Robinhood defends stock block - Updates on GameStop, AMC & other trades reopening

Robinhood has defended its decision to block users from buying GameStock, AMC, BlackBerry and other stock today, a controversial move that the trading platform said it plans to ease from Friday. The limit, applied earlier on Thursday, meant that Robinhood users were unable to buy more of the highly-volatile shares – which included $AMC, $KOSS, $NOK, #GME, and others – but could still sell them from their portfolio.

It followed a rollercoaster ride for a handful of otherwise uninspiring stock over the past few days. Fueled by Reddit – and the r/WallStreetBets forum specifically – investors drove the price of GameStock and other shares up exponentially. In the process, they pushed a hedge fund with a short position in the retailer nearly into bankruptcy.

Similar moves were made around Bed Bath & Beyond, American Airlines, BlackBerry, Castor Maritime, and others, with the shortlist selected primarily because they were stock hedge funds short sellers had identified. On Wednesday, most of the popular trading platforms and apps, including TD-Ameritrade, Charles Schwab, E-Trade, and Fidelty, suffered some form of downtime or system instability, with traders unable to access their accounts or complete trades.

Today, though, the situation escalated. Citing "significant market volatility," Robinhood decided to restrict transactions for some of the targeted stock. That list included $AAL, $AMC, $BB, $BBBY, $CTRM, $EXPR, $GME, $KOSS, $NAKD, $NOK, $SNDL, $TR, and $TRVG. Individual traders found themselves unable to buy, only sell, though the bigger players in the finance industry saw no such limitations.

It was enough to catch the attention of lawmakers, with Alexandria Ocasio-Cortez among others calling for Robinhood to be investigated by the US government's Financial Services Committee. Now, Robinhood has defended its decision.

"Amid this week's extraordinary circumstances in the market, we made a tough decision today to temporarily limit buying for certain securities," the company wrote in a blog post. "As a brokerage firm, we have many financial requirements, including SEC net capital obligations and clearinghouse deposits. Some of these requirements fluctuate based on volatility in the markets and can be substantial in the current environment. These requirements exist to protect investors and the markets and we take our responsibilities to comply with them seriously, including through the measures we have taken today."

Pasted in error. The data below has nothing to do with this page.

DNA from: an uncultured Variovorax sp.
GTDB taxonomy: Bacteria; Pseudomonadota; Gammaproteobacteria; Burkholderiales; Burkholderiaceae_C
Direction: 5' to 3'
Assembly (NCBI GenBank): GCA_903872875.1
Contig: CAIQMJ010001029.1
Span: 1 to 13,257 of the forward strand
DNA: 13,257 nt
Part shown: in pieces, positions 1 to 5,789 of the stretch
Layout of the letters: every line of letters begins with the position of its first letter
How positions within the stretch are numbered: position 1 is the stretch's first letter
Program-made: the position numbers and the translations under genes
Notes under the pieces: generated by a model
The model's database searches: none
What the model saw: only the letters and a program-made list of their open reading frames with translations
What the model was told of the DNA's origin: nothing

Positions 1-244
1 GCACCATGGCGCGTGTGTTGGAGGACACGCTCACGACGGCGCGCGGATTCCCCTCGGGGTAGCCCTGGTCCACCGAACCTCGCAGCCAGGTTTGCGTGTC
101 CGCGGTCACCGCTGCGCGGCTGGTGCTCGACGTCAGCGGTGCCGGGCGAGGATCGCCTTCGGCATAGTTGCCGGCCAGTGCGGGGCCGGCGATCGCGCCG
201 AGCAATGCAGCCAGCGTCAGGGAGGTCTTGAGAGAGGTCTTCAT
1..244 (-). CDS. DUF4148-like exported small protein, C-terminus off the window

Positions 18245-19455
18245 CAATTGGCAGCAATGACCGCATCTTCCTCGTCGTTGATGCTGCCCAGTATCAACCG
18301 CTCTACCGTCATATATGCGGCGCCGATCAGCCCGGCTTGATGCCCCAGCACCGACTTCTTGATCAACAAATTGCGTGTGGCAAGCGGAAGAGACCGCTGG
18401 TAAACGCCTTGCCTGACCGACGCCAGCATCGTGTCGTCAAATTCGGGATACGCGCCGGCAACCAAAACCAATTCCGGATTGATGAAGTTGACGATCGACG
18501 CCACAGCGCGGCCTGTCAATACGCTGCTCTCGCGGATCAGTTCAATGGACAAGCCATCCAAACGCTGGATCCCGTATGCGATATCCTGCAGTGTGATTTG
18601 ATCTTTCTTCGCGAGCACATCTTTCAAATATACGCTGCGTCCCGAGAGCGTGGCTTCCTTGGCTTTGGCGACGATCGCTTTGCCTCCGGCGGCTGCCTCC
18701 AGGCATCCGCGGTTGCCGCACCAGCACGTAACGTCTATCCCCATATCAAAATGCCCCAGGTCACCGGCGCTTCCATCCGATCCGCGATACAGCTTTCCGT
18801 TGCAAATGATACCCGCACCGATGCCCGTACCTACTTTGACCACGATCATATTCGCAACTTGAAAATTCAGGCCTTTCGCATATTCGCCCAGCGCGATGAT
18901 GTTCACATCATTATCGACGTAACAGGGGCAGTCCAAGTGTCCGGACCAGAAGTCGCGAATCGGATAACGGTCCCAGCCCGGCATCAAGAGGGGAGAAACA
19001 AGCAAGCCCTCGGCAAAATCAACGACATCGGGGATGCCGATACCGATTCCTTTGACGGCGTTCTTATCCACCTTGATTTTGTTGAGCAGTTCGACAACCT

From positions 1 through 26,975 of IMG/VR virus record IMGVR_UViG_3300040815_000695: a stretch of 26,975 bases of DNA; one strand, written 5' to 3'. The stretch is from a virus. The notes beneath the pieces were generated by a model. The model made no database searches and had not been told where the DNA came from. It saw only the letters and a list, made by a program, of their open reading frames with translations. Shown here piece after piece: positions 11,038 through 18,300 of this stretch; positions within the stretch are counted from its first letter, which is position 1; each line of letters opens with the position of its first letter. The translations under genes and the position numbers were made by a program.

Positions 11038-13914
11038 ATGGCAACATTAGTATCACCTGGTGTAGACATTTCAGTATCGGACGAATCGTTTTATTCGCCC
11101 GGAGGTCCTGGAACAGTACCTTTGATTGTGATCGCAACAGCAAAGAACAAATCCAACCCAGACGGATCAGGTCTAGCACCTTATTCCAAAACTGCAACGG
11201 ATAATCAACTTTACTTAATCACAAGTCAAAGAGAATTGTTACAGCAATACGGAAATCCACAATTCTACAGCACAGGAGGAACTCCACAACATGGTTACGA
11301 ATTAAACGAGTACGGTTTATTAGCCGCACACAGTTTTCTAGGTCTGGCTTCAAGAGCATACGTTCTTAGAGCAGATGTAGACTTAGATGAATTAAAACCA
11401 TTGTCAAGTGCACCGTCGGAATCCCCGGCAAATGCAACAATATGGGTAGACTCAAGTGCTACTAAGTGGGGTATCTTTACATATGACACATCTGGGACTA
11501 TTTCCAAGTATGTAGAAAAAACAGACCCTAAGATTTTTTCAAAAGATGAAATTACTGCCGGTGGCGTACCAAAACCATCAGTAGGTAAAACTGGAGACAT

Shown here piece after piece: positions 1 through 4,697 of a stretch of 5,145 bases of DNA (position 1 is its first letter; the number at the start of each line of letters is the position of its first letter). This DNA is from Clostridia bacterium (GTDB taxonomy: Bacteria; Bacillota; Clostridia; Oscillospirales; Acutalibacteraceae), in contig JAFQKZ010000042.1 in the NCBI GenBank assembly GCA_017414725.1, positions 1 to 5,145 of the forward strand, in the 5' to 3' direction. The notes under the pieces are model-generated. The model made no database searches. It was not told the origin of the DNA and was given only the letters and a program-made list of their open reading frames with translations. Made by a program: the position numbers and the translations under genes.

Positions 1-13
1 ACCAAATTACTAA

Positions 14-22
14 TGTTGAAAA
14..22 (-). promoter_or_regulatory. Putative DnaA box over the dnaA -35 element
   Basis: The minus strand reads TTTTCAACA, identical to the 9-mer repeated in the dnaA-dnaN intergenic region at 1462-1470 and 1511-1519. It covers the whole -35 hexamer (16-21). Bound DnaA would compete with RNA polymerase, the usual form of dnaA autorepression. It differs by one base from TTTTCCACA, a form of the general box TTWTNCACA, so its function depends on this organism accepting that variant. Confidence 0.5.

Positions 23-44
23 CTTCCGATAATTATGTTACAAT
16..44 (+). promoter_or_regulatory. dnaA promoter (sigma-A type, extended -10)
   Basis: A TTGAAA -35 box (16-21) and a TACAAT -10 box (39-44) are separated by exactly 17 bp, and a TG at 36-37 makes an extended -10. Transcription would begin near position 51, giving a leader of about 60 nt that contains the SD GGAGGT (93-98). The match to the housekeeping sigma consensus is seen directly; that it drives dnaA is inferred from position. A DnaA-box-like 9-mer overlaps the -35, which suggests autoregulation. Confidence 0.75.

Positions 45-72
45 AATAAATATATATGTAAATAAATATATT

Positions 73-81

For investors hoping to continue using their Robinhood accounts to trade those particular stocks, they'll have to wait until the market opens on Friday. "Starting tomorrow, we plan to allow limited buys of these securities," Robinhood confirmed. "We'll continue to monitor the situation and may make adjustments as needed."

As for accusations that Robinhood was working on behalf of the big hedge funds, or other conspiracy theories that have unsurprisingly popped up in the aftermath of the "meme trading" phenomenon, the company denies that. "To be clear, this was a risk-management decision, and was not made on the direction of the market makers we route to," Robinhood insists. "We're beginning to open up trading for some of these securities in a responsible manner."

The routing is a reference to Robinhood selling order flow – i.e. early access to the trades its users are making, albeit only a matter of milliseconds in advance to the trades being enacted – to companies like Citadel Securities. That relationship allows Citadel Securities to react to big shifts in trading, through automated means, such as the ones we've seen this past week.